Painted in the winter of 1942, this atmospheric composition has recently been identified as an interior view of the threshing barn at Charleston. Upon a similarly sized and scaled canvas he utilised for full length nudes, Duncan has been able to capture its impressive perpendicular scale and subdued tonal drama. The vigorously applied warm earth colours are relieved by the piercing yellow light in a way reminiscent of old master depictions of nativity scenes.

The present work is one of the larger paintings of this type of subject undertaken by Duncan during the Second World War and allows a revealing glimpse into the more confined life at Charleston farmhouse during the wartime years. The barns were an omnipresent source of artistic subject matter that required no travel. Duncan and Vanessa responded profoundly to the continuity of these ancient vernacular structures – their honesty of design, the quality of building materials, and unashamed functionality.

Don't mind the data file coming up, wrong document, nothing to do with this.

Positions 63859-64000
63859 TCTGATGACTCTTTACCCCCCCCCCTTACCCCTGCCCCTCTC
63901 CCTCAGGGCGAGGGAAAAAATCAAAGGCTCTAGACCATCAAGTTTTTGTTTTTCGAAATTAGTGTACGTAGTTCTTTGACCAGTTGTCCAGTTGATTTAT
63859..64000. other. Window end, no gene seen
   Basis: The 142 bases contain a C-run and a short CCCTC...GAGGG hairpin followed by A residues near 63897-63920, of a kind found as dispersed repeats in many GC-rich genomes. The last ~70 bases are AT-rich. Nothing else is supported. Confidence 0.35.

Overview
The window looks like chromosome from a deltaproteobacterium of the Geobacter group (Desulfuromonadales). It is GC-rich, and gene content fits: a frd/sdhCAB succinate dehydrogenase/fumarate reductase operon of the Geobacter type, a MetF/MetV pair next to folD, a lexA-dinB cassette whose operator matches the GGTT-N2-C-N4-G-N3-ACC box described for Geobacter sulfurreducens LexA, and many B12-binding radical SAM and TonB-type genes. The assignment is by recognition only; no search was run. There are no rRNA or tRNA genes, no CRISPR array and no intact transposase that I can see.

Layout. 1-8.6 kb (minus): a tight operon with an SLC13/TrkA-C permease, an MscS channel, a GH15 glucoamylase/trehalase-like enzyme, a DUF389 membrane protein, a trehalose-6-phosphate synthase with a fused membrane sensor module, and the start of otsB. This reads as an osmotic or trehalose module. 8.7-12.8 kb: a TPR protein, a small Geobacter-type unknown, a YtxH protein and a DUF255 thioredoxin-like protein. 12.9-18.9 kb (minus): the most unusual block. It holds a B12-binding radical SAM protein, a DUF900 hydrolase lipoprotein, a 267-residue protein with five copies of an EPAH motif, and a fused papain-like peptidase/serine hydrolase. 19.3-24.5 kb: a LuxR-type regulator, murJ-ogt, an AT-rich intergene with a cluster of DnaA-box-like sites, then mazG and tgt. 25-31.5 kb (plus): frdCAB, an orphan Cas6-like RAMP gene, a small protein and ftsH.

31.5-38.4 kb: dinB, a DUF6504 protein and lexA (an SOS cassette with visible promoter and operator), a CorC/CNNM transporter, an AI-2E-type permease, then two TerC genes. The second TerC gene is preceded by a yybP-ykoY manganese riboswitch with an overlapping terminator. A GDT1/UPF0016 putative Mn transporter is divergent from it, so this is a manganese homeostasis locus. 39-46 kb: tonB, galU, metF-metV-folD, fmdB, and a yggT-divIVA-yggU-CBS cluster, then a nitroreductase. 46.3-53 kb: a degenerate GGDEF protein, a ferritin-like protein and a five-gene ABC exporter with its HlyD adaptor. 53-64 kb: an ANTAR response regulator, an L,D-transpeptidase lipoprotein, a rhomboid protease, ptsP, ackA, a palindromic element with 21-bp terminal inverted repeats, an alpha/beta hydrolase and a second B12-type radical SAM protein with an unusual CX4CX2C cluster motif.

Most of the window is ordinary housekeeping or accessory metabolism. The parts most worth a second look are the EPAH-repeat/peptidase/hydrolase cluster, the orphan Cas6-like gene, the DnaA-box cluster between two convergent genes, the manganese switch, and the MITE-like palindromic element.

The threshing barn stands adjacent to the...

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Painted in the winter of 1942, this atmospheric composition has recently been identified as an interior view of the threshing barn at Charleston. Upon a similarly sized and scaled canvas he utilised for full length nudes, Duncan has been able to capture its impressive perpendicular scale and subdued tonal drama. The vigorously applied warm earth colours are relieved by the piercing yellow light in a way reminiscent of old master depictions of nativity scenes.

The present work is one of the larger paintings of this type of subject undertaken by Duncan during the Second World War and allows a revealing glimpse into the more confined life at Charleston farmhouse during the wartime years. The barns were an omnipresent source of artistic subject matter that required no travel. Duncan and Vanessa responded profoundly to the continuity of these ancient vernacular structures – their honesty of design, the quality of building materials, and unashamed functionality.

The threshing barn stands adjacent to the farmhouse. The open barn door in the distance originally led to the former farmyard, which has now been replaced by an industrial milking parlour. The construction of the barn, based on a medieval prototype, is highly distinctive and it’s L-shape with two connecting chambers is a special characteristic of barns in this part of Sussex.

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500 Years of British Art